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MIT scientists think they’ve discovered how to fully reverse climate change

Earth in space

Scientists at MIT think they may have finally found a way to reverse climate change. Or, at the least, help ease it some.

The idea revolves heavily around the creation and deployment of several thin film-like silicon bubbles. The “space bubbles” as they refer to them, would be joined together like a raft. Once expanded in space it would be around the same size as Brazil. The bubbles would then provide an extra buffer against the harmful solar radiation that comes from the Sun.

Could space bubbles reverse climate change?

space bubbles in front of sun, MIT conceptImage source: Space Bubbles Project / MIT

The goal with these new “space bubbles” would be to ease up or even reverse climate change. The Earth has seen rising temperatures over the past several centuries. In fact, NASA previously released a gif detailing how the global temperature has changed over the years. Now, we’re seeing massive “mouths to hell” opening in the permafrost.

There’s also the fact that scientists just discovered yet another hole in the Earth’s ozone layer. As such, finding ways to ease or reverse climate change continues to be a high priority for many. This new plan is based on a concept first proposed by astronomer Roger Angel. Angel originally suggested using a “cloud” of small spacecraft to shield the Earth from the Sun’s radiation.

Researchers at MIT have taken that same basic concept and improved it, though, by changing out inflatable silicon bubbles for the spacecraft that Angel originally proposed. Being able to reverse climate change would be a huge step in the right direction. Shielding the Earth from the Sun’s radiation would only be one part of it, though. We’d still need to cut down on other things, too.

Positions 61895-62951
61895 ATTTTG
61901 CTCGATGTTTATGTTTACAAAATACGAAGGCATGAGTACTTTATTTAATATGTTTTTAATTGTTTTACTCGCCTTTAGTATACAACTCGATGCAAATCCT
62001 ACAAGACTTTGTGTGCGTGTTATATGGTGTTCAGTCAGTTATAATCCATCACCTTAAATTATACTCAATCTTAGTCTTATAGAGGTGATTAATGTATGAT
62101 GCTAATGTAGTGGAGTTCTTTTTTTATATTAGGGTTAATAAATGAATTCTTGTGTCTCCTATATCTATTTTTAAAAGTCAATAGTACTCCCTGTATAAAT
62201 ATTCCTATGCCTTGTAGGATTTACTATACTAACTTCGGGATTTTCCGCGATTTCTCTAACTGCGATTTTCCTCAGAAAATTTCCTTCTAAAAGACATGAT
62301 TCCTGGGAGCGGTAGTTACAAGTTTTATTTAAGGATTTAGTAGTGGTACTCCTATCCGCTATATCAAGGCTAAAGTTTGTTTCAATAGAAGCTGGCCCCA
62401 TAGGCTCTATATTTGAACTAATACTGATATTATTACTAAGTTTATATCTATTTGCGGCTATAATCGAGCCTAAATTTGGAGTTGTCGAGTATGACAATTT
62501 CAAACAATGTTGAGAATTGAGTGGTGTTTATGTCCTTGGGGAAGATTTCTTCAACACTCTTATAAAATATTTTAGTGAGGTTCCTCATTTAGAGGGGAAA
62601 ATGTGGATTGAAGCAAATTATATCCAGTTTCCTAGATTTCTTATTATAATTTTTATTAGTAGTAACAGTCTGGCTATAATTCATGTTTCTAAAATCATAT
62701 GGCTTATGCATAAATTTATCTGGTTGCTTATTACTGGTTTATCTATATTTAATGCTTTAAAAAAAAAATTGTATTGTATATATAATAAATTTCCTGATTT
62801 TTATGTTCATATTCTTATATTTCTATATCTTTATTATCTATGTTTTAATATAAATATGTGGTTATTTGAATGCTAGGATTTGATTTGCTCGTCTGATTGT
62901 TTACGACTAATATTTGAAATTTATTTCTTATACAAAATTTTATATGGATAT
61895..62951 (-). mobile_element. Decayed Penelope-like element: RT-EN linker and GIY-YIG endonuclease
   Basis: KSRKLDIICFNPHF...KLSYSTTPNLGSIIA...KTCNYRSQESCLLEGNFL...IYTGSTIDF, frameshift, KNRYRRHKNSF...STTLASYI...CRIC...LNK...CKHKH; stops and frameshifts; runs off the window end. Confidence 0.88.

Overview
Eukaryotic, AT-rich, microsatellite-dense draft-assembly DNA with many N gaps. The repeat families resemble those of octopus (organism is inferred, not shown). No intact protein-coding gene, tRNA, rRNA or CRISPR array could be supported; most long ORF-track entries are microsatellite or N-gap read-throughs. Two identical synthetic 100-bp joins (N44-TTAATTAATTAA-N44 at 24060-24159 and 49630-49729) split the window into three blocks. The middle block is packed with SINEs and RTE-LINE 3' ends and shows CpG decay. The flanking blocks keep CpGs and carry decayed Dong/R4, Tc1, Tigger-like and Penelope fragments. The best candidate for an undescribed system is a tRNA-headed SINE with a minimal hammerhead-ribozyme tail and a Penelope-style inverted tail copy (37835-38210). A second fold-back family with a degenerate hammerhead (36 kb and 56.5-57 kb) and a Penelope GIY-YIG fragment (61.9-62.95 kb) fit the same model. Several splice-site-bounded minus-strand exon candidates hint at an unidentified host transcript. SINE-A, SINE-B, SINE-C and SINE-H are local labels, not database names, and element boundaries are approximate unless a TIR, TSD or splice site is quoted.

How will bubbles shield the Earth?

space bubble raft could reverse climate changeImage source: Space Bubbles Project / MIT

But how exactly what a “raft” of space bubbles shield Earth from the Sun’s radiation? Well, the basic idea requires sending the bubbles to the L1 Lagrangian Point. This is the location directly between the Earth and the Sun where gravity from both our star and our planet cancels out. As such, the space bubbles would theoretically be able to just float without much pull from either body.

The researchers say we’d probably still need to put some kind of spacecraft out there to help keep things on track. But, it could give us a good chance at reversing climate change, or at least slowing down the changes. It is important to note that MIT does not view this as an alternative solution to our current adapt and mitigate efforts. Instead, it’s a backup solution meant to help if things spin out of control.

Joshua Hawkins fell in love with writing and technology at a young age. Eventually he decided to combine the two and started writing about video games, the latest tech, and all the cool gadgets he could find. Whenever he isn’t busy writing about tech or gadgets, he can usually be found enjoying a new world in a video game, or tinkering with something on his computer.